It's possible (indeed virtually certain) that insurance types will factor in the expected value (positive or negative) of a given feature. They already evaluate expected costs tied to more nebulous associations between a vehicle and risk (Does model X get stolen disproportionately frequently? Are buyers of model Y, in midlife-crisis-crimson possibly not the most cautious of drivers?); if assisted braking or rear-view cameras, or lucky rabbit's feet, reduce the expected cost of insuring a given vehicle and operator, they'll presumably be folded in. How much of any savings the end users sees may or may not be an exciting number; but that'll be more about relative bargaining power.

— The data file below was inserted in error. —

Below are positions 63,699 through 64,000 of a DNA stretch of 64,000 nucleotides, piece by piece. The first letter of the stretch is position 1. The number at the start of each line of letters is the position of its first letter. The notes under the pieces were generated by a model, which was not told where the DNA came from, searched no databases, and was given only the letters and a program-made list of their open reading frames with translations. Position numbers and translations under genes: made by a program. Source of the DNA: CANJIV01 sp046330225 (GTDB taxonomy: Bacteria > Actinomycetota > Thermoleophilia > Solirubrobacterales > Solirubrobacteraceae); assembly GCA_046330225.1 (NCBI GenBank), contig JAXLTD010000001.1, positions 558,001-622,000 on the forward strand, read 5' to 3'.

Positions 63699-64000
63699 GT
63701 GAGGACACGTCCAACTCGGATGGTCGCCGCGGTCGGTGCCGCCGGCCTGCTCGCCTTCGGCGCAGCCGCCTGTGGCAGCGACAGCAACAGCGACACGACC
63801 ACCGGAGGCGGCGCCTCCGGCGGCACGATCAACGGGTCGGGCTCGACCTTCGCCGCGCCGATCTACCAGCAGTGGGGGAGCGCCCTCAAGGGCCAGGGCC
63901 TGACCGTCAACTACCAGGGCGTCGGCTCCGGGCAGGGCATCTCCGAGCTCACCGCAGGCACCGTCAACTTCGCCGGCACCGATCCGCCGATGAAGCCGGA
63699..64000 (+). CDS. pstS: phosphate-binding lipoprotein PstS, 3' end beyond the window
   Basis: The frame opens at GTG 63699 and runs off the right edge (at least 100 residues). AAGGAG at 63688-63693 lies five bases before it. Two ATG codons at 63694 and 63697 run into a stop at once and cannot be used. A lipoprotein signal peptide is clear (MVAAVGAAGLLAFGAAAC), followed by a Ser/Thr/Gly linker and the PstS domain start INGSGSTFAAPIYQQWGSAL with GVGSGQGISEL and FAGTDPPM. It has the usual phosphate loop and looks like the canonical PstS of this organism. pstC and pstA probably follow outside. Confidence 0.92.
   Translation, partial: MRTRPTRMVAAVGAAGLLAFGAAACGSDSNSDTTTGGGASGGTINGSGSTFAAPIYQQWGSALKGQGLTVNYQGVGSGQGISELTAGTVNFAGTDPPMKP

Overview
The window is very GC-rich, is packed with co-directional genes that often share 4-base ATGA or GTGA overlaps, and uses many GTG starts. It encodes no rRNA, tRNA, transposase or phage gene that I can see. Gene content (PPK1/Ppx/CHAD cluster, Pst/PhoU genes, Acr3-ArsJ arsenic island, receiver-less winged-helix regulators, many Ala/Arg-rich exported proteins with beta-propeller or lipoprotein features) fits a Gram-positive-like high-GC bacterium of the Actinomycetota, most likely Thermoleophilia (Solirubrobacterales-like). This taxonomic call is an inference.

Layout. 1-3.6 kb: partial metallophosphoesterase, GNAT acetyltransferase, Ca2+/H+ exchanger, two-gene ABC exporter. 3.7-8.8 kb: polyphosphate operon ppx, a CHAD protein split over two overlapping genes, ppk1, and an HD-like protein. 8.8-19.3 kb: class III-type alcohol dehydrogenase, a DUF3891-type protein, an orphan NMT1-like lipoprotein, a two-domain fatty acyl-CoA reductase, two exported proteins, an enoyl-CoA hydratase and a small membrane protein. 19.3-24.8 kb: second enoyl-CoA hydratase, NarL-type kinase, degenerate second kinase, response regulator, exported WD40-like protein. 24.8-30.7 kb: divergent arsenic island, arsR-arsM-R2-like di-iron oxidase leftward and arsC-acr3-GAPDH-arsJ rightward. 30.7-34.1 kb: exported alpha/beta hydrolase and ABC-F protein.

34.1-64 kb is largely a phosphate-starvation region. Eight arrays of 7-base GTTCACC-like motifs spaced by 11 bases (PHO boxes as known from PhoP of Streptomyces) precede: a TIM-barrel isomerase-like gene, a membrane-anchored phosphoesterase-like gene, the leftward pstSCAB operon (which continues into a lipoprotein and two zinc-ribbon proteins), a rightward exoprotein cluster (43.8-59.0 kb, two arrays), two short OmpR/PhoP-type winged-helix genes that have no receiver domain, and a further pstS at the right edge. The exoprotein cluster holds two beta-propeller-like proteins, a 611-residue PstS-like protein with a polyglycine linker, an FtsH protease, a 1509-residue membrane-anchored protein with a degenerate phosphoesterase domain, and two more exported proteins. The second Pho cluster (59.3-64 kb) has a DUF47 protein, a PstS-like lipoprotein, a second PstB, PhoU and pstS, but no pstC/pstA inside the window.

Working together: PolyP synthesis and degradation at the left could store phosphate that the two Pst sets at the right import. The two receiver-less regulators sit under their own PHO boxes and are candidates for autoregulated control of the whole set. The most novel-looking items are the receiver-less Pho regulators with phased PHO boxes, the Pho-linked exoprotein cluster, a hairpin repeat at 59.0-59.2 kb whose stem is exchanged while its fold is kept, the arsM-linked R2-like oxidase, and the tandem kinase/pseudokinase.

I suspect that reductions in legal requirements are less likely. With things like BAC, people are already pretty tepid judges of when they've actually had one too many, and keeping the test equipment and testing environment calibrated, reliable, repeatable, and adequate as evidence is a fairly big pain. Even if we assume that all the relevant laws are 100% about public safety and have absolutely no secondary purposes (which is a matter of some...doubt), those aren't conditions that are going to endear some tiered system of caps based on a the car's feature matrix to anyone. Purely informally, effective input stabilization, assisted braking, and any other tech that keeps your car moving in a nice respectable, not-drunk-looking, way even if you are a bit sloshed will probably reduce your risk of being pulled over and tested, and thus effectively raise the limit a bit (except at the delightful 'sobriety checkpoints'); but if they don't mask the effects well enough to avoid attracting attention, I'd bet that the legal results will be the same.